December 12, 2007
Citing a combination of exemplary long-range planning and restraint in its property tax levy, the Civic Federation announced itssupport
for the Metropolitan Water Reclamation District’s tentative FY2008 budget of $1.4 billion. The Federation’s complete budget analysis, including detailed findings and recommendations, is available on our website, www.civicfed.org.
The MWRD proposes a fiscally responsible budget that controls costs and minimizes the burden on property taxpayers. In contrast to many other governments in Cook County, the MWRD’s proposed property tax increase for its tax capped funds is only 0.9%, well below the limit imposed by state law. The district can hold the line on property tax increases because it contains personnel costs through a long-term personnel expense control plan. The plan includes reductions in workforce as well as increased employee contributions to the cost of health insurance. While total personnel costs will increase by 4.8%, health and life insurance costs will rise by only 2.8%. “The Civic Federation congratulates the MWRD for recognizing that personnel costs, the single largest expenditure in public budgets, must be controlled on a long-term basis,” said Civic Federation Vice President and Research Director Lise Valentine.
The MWRD continues to take a leadership role among governments in the Chicago region by not only using long-range planning tools and techniques, but also making those plans publicly available in the budget. The MWRD provides a capital improvement plan and makes five-year financial forecasts for revenues, expenditures, and personnel. Such forward thinking led the district to create one of the first other post employment benefits (OPEB) trust funds in Illinois. The trust will allow the district to begin saving to pay for future retirees’ health care and other benefits. By planning for the future, the MWRD is able to fulfill its stated goal of minimizing the tax burden it places on the homeowners and businesses of Cook County.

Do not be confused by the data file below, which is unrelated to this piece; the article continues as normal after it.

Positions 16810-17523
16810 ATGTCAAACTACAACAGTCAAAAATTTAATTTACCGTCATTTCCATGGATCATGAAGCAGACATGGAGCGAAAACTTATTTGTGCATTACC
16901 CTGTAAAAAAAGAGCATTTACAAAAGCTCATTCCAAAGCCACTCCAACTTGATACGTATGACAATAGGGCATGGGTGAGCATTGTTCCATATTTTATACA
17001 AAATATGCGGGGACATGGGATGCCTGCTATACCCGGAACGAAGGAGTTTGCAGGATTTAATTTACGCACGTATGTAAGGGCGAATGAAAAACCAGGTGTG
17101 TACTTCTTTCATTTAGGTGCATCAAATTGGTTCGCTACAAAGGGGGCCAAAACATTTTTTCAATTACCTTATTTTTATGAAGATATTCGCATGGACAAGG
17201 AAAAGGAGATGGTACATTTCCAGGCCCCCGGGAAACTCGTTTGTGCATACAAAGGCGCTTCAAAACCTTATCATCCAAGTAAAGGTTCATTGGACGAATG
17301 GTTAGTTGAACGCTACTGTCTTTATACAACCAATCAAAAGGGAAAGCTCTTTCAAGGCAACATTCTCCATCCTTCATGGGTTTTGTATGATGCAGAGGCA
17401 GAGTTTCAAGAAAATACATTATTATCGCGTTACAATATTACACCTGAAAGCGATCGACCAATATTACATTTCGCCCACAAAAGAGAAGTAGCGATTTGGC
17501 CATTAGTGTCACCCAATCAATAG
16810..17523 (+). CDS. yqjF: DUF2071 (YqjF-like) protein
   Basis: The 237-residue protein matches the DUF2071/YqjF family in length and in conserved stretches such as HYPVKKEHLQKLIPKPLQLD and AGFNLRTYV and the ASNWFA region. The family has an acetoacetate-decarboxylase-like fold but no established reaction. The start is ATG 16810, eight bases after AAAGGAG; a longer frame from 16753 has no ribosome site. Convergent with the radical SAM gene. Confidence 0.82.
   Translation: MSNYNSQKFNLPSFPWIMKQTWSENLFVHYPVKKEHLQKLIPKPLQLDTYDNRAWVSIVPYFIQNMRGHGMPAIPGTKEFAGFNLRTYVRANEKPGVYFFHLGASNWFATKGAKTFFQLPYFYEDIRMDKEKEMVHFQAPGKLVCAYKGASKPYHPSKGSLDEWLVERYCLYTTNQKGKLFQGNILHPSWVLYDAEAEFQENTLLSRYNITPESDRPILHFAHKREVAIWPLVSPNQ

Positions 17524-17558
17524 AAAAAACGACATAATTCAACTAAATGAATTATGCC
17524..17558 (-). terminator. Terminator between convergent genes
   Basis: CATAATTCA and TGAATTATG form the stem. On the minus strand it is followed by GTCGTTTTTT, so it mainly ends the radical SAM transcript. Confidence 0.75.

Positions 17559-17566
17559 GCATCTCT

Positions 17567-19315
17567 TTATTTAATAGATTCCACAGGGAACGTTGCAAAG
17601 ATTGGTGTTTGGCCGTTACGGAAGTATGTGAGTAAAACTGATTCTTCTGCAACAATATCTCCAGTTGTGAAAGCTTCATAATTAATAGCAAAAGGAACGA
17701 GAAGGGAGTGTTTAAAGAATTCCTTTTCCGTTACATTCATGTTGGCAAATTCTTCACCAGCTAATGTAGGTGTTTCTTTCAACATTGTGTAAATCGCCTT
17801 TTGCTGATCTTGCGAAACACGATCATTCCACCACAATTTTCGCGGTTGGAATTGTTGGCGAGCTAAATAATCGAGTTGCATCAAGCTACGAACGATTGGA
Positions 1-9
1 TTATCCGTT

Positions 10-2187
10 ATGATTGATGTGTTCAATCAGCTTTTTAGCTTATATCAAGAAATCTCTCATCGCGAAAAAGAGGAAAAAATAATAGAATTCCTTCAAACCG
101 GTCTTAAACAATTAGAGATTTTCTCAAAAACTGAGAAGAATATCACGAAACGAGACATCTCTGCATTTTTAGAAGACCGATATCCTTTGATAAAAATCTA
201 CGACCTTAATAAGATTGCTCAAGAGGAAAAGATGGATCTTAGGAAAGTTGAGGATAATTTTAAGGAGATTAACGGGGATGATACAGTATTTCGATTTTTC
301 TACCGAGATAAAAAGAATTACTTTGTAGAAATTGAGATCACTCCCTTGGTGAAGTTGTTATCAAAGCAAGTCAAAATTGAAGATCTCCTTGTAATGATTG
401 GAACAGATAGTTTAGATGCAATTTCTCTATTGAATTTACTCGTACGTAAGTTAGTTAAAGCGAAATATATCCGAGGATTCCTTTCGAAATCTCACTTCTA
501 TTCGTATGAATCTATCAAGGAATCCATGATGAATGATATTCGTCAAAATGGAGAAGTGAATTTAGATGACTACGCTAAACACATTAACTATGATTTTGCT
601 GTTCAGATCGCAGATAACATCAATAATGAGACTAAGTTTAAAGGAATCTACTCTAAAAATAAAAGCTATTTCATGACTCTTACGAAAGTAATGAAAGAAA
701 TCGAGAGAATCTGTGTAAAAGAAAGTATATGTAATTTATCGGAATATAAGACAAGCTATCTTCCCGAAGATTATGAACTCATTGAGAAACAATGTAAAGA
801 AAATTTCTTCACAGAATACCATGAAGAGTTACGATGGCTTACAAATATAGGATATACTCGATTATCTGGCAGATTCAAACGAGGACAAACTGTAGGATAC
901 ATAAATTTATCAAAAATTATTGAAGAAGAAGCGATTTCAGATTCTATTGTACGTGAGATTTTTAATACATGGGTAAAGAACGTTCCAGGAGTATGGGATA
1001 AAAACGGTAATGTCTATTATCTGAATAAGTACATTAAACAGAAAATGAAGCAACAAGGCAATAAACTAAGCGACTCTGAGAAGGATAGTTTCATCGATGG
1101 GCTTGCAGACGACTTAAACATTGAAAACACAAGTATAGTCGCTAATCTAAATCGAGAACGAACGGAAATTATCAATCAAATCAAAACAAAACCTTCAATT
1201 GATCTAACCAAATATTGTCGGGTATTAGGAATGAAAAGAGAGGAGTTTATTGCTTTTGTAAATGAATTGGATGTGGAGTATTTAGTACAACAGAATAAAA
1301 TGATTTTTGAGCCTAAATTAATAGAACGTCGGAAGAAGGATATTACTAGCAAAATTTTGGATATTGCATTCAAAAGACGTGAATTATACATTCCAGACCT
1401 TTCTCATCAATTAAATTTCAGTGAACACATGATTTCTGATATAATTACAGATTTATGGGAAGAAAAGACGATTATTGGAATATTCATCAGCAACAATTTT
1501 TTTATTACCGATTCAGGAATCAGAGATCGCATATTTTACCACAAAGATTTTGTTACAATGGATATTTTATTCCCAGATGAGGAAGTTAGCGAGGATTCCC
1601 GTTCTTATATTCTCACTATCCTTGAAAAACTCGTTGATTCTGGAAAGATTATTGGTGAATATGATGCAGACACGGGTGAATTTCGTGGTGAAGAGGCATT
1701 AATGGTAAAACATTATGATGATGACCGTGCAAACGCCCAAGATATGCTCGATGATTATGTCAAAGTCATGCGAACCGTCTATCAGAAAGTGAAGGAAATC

The Civic Federation’s major concern with the budget is the continued steady decline in the fiscal health of the MWRD Retirement Fund. Between FY2002 and FY2006, the funded ratio of the pension fund fell from 77.3% to 70.1%. A funded ratio under 80% is a cause for concern because it signals that a government may not be able to fulfill the promises it has made to its current and future retirees. The decline in funding levels for the district’s pensions can be attributed in large part to shortfalls in employer contributions. The MWRD’s statutorily required payments into the pension fund are not related to funding levels, but to what employees contributed two years earlier. The Civic Federation was pleased to see the MWRD recognize the pension funding problem in its FY2008 budget and that it is also analyzing funding alternatives. The Federation recommends that the district seek legislation in Springfield that would link employer contributions to funding levels and control growth of unfunded liabilities by prohibiting benefit enhancements unless the Retirement Fund is over 90% funded and reducing benefits for new employees.